3. Be a keen observer of the present

Settle into what is actually happening right now. If you truly observe what is happening and take an honest appraisal of the world in front of me, can you form an opinion or decide for yourself? Of course, you can. Unfortunately, at times we are so easily swayed by political tactics; a perfect example is the concept of race the political construct of Black and White was used to justify slavery, designed to mislead and convince people of a false reality. Invented to control the thoughts and minds of the masses; for one reason, the Europeans of  the 1500s knew that to avoid resistance to the audacity that slavery was, they  needed to create an image of the slave that fit their narrative. Time allows us to see so much more of what is happening around us. Understanding what is going around you and making your own decision is essential. The speed at which life moves now is an easy excuse for why we "follow" the way we do. The irony is that with technology, most things can be done in a fraction of the time they used to. We have the time to look around and see more of what is happening now.

    4. Flagrant optimism is a shield from reality

    Jim Collins coined the term "the Stockdale Paradox,"Which essentially says that when we use optimism on its own to confront a daunting challenge, as opposed to understanding the actual severity of a situation, it can lead to a complete breakdown. Being a realist and optimist allows you to deal with inevitable lows that you will encounter on the way through that daunting challenge. The Stockdale Paradox case study is based on Admiral Jim Stockdale, a prisoner of war survivor from the Vietnam War. In the specific example of Admiral Stockdale, he was surrounded by men who convinced themselves that they would be rescued and out in a finite amount of time. They didn't survive. Those who did follow the example set by Admiral Stockdale never lost faith that they were going to be rescued but never married themselves to a timeline – they accepted “we are getting out when we are getting out.” In the words of Admiral Stockdale, "This is a very important lesson. You must never confuse faith that you will prevail in the end—which you can never afford to lose—with the discipline to confront the most brutal facts of your current reality, whatever they might be."

      5. People are generally good; they are often just scared.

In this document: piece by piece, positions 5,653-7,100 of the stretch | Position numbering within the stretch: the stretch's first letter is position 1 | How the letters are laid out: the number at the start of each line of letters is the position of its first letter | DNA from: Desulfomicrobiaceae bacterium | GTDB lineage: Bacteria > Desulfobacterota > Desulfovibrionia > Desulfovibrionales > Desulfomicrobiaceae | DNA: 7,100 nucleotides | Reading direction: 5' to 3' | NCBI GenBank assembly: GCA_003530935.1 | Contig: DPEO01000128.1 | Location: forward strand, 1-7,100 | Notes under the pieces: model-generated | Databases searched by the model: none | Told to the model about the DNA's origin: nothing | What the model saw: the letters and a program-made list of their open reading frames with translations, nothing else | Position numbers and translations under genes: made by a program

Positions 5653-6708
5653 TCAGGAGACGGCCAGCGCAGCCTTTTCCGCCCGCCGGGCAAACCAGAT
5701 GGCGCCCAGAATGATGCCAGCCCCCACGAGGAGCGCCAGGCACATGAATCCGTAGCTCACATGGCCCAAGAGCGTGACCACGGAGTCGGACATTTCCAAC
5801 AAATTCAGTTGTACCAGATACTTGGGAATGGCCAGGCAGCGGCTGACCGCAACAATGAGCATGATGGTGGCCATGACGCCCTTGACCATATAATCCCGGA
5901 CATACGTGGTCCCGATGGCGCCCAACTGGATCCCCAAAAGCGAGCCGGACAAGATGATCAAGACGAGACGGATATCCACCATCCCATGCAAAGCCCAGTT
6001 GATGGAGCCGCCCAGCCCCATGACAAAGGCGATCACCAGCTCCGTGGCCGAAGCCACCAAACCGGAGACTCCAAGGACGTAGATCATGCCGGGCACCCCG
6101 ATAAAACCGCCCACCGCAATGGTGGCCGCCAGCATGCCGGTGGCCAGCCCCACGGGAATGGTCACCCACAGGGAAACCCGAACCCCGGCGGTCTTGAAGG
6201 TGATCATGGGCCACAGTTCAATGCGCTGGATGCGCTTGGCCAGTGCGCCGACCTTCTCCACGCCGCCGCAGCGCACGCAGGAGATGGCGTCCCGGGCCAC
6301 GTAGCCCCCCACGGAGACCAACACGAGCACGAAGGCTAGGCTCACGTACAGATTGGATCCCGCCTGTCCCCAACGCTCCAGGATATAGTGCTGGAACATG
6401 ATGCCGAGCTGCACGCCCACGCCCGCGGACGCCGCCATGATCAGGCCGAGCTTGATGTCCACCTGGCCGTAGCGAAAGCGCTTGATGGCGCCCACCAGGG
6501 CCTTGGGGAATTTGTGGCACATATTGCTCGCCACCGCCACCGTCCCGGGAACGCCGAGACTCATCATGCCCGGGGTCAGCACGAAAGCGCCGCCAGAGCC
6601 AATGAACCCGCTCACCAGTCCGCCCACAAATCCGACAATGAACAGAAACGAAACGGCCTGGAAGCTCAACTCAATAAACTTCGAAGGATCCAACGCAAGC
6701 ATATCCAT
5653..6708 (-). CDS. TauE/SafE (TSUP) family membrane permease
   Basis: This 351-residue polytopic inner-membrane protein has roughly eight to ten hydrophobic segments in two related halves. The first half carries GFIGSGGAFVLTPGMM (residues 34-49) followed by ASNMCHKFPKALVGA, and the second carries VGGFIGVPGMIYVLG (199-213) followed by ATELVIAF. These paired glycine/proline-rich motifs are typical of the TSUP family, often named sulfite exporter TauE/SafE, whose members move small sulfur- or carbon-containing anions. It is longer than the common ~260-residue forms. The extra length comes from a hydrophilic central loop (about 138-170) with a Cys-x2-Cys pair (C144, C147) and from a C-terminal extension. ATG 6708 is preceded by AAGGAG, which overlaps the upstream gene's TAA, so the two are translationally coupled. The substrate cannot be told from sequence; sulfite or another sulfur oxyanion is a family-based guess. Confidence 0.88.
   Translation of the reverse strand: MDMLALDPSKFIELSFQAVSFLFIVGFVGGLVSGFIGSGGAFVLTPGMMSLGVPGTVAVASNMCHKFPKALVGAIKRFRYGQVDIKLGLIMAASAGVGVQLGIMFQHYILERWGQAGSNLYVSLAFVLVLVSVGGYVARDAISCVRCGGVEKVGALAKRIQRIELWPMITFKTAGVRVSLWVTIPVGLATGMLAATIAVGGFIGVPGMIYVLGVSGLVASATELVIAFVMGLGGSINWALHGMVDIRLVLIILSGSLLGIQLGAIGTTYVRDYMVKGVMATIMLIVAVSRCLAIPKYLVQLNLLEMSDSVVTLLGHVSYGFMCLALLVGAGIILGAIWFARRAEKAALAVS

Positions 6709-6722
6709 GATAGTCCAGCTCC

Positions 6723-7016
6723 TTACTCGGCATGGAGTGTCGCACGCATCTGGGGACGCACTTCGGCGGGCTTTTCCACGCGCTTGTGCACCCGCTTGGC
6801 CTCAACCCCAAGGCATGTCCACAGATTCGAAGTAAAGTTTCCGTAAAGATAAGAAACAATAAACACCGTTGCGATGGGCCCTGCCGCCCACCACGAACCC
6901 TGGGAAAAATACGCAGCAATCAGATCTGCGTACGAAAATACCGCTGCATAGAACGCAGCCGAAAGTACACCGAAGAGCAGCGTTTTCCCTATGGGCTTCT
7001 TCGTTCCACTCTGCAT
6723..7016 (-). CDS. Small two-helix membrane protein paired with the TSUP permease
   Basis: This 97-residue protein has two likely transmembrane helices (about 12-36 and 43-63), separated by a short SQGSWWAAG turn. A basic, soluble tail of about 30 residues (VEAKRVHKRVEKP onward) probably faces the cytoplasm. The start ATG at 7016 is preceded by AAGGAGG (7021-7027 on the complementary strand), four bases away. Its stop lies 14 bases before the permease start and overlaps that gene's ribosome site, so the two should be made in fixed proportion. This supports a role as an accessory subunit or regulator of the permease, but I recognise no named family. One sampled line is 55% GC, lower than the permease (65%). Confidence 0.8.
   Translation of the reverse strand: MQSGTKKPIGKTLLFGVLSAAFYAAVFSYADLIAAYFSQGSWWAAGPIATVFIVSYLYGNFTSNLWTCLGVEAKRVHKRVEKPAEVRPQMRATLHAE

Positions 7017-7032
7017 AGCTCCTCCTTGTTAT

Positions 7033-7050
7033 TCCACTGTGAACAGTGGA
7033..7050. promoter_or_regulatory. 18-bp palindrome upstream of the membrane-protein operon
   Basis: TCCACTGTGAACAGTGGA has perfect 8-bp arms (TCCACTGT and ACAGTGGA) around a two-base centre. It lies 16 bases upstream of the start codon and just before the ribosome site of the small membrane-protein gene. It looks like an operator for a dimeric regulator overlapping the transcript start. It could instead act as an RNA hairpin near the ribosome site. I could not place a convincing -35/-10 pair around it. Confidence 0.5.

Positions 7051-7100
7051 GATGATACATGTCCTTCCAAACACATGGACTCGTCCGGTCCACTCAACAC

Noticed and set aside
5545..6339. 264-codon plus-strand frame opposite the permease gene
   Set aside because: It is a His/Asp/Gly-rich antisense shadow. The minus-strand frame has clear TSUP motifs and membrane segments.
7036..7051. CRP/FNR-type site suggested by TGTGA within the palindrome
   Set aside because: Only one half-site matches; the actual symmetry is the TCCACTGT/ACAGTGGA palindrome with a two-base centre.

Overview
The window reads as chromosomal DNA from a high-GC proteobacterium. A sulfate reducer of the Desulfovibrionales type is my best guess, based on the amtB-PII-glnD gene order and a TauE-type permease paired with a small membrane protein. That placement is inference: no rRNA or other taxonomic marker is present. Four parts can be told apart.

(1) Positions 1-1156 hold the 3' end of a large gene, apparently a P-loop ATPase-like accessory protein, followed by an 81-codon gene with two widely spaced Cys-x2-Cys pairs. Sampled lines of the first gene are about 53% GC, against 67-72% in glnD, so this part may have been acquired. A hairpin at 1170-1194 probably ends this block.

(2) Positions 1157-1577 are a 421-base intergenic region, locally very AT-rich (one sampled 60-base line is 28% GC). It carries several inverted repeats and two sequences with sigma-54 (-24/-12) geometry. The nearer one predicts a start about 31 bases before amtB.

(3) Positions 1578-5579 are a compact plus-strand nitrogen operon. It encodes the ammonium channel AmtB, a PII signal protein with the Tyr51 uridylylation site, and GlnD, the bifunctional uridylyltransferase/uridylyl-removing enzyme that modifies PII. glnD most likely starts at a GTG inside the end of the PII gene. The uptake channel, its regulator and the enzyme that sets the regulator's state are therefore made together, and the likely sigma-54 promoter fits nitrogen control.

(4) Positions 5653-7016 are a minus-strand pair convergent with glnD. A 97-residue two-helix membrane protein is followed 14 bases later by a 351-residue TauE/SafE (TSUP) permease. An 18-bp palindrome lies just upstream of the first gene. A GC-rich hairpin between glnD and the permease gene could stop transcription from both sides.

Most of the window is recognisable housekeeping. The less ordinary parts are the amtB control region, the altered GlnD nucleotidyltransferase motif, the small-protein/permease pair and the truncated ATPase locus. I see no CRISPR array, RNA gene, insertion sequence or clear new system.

Most people on their own can have insightful, rational conversations.   Polarizing narratives often drive people to one side or the other of a conversation, another political tactic designed to influence the way we perceive the world around us and used since the 1800s to control the direction of society. To break the cycle of manipulation, you first have to be aware of the people around you, listen to them, and show respect for their opinion. As I write this, there are "trucker protests" across Canada, which are steeped in egregious disrespect and evident systemic discrimination. Indigenous people took the same action during the Oka Crisis, and the protest of the Wet'suwet'en people, over the use of stolen land and were met with swift police action. Yet here we are - a non-indigenous protest met with no formal resistance from the police, that inequity stems from the ingrained polarisation that has grown with modern society. Fear of the unknown, change, the future, and the past are easy triggers that lead to "picking a side". We need to listen to each other and revel in the fact that we can debate vigorously and still have great respect for each other. It takes 2 people to start a mob, it takes 2 people to deconstruct that same mob.

      COVID isn't over, nor will it be the last time we are forced into an uncomfortable situation where we have to adapt and be open to change. However, WE can unlearn the poor habits of the past and relearn as we live this experience. Human-designed fiat systems can continuously evolve; the key is that the people who participate in those systems must be willing to evolve.